Statistical analysis

Continuous variables were expressed as mean±SD and categorical variables as absolute frequencies or relative percentages. Comparisons of characteristics between groups were performed using Wilcoxon rank sum tests and χ2 tests. Linear regression models adjusted for age, gender, blood pressure, BMI, heart rate and LV mass index were used to examine associations between global LV strain and RA disease characteristics. Generalised linear models with random effects were used to examine the change between groups in LV and RV strain across ventricular levels (basal, middle and apical). All tests were two-sided and a value of ≤0.05 was considered statistically significant. Data analysis was performed using SAS V.9.3 statistical software (Cary, North Carolina, USA).

Results

Clinical characteristics

The study population included 87 patients with RA, of whom 59 were matched with normal patients. The baseline characteristics for both cohorts are reported in table 1. RA-related baseline characteristics are reported in table 2. Mean±SD RA disease duration was 10.0±6.1 years. Other RA baseline characteristics were typical of a general RA patient population.

Table 1

Baseline demographic and clinical characteristics of patients with RA and matched normal patients without RA or cardiovascular disease

Table 2

Disease characteristics among 87 patients with RA and regression analysis for association with left ventricular peak systolic longitudinal strain for RA patients

Echocardiographic characteristics

Echocardiographic characteristics are reported in table 3. As per study entrance criteria, the mean LVEF was normal in both RA and normal patient cohorts and significantly more diastolic dysfunction was present among patients with RA. There was no significant difference in LV mass index or the prevalence of LV hypertrophy between RA and normal patients (p=0.08 and p=0.12, respectively).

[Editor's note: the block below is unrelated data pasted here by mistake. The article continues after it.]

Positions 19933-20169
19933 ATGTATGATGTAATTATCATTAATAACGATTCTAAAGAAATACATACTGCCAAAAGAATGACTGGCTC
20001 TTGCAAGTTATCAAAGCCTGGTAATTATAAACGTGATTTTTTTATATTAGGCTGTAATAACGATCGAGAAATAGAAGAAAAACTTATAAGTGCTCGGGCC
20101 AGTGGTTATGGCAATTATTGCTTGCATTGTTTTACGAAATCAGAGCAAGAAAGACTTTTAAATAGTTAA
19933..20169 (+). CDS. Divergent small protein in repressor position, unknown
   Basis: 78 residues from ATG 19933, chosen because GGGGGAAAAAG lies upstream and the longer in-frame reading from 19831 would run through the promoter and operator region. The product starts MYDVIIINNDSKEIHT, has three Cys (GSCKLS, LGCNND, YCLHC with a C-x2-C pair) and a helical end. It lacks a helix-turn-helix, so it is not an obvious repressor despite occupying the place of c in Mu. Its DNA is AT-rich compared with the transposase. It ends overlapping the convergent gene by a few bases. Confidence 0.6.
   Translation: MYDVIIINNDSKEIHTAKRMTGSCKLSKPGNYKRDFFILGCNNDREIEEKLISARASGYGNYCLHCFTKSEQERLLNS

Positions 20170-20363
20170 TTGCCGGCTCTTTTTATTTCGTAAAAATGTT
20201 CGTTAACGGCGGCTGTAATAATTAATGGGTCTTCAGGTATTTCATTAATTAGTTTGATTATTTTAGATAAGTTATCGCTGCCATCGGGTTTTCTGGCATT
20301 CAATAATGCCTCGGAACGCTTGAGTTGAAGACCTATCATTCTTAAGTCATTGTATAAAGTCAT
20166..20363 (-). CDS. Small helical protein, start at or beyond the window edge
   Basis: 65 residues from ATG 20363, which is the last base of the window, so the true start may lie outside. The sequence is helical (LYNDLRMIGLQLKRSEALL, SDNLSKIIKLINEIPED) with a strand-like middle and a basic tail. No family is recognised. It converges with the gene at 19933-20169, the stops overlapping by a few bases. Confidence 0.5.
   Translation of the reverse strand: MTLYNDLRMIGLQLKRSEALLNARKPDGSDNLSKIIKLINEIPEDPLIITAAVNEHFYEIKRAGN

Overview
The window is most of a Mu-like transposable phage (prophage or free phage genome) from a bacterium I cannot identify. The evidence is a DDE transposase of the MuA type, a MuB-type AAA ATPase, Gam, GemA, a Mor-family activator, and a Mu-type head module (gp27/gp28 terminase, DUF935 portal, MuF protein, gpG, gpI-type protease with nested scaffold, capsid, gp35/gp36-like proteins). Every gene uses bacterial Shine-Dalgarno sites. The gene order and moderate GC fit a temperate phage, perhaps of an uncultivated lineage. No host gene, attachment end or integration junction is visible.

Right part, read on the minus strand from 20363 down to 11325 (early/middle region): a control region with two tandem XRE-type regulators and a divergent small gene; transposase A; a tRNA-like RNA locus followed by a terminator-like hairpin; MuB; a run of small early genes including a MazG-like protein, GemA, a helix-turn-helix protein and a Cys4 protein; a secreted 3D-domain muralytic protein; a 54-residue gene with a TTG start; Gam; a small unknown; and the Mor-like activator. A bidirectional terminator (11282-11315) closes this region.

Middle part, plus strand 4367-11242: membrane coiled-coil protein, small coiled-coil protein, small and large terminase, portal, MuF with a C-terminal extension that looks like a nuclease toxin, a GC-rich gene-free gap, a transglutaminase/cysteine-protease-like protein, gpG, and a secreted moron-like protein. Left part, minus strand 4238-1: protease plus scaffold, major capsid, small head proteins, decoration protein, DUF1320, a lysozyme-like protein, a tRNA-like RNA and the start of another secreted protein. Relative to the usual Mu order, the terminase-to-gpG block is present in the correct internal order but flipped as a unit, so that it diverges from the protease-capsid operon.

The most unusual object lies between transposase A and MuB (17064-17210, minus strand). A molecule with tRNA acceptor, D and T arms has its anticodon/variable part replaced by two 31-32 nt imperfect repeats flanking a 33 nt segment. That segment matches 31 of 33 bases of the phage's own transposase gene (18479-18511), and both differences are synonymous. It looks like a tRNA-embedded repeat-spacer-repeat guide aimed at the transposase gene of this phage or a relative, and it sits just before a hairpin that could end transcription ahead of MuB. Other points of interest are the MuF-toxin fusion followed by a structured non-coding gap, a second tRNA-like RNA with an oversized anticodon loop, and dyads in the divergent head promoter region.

Table 3

Echocardiographic and myocardial strain characteristics of patients with RA and matched normal patients without RA or cardiovascular disease

Ventricular strain

LV and RV strain values for the RA and normal patient cohorts are presented in table 3. Patients with RA had significantly worse (less negative or reduced absolute value) global LV peak longitudinal systolic strain than normal patients (−15.7±3.2% and −18.1±2.4%, respectively, p<0.001). This difference persisted after adjustment for age, gender, blood pressure, BMI, heart rate and LV mass index (p<0.001). In addition, the difference persisted when normal patients were compared with the subset of patients with RA with normal LV diastolic function (p<0.001) with the same list of adjustors. At each LV level (basal, middle and apical), strain values were significantly worse among patients with RA than in normal patients (p=0.002, p<0.001 and p<0.001, respectively). Among patients with RA there was a gradient of worsening strain values from base to apex (p<0.001), a trend also noted among normal patients (p<0.001). This gradient was similar among both groups (interaction p=0.22; figure 2). All LV walls other than the inferior wall had significantly worse strain than normal patients (table 4). Among normal patients, the anteroseptum and posterior LV walls had the greatest absolute value (most negative) strain, while these walls had the worst strain for patients with RA (p<0.001 for both).

Table 4

Peak systolic longitudinal ventricular strain values for patients with RA according to levels of diastolic dysfunction

Figure 2

Myocardial strain values by level (basal, middle and apical) of the left ventricle (LV, top) and right ventricle (RV, bottom) among patients with rheumatoid arthritis (triangles) and normal patients without rheumatoid arthritis or cardiovascular disease (circles).

Patients with RA had significantly worse global RV peak longitudinal systolic strain than normal patients (−17.9±4.7% and −20.7±2.4%, respectively, p<0.001; table 3). This difference persisted after adjustment for age, gender, blood pressure, BMI, heart rate and LV mass index (p=0.019). This trend was also present at each RV level. While RV strain declined from base to apex in all patients (p<0.001), the gradient was somewhat less pronounced in patients with RA (interaction p=0.062; figure 2). The RV free wall had greater magnitude of strain than the septum for both RA and normal patients, and patients with RA had worse strain values for both the free wall and septum.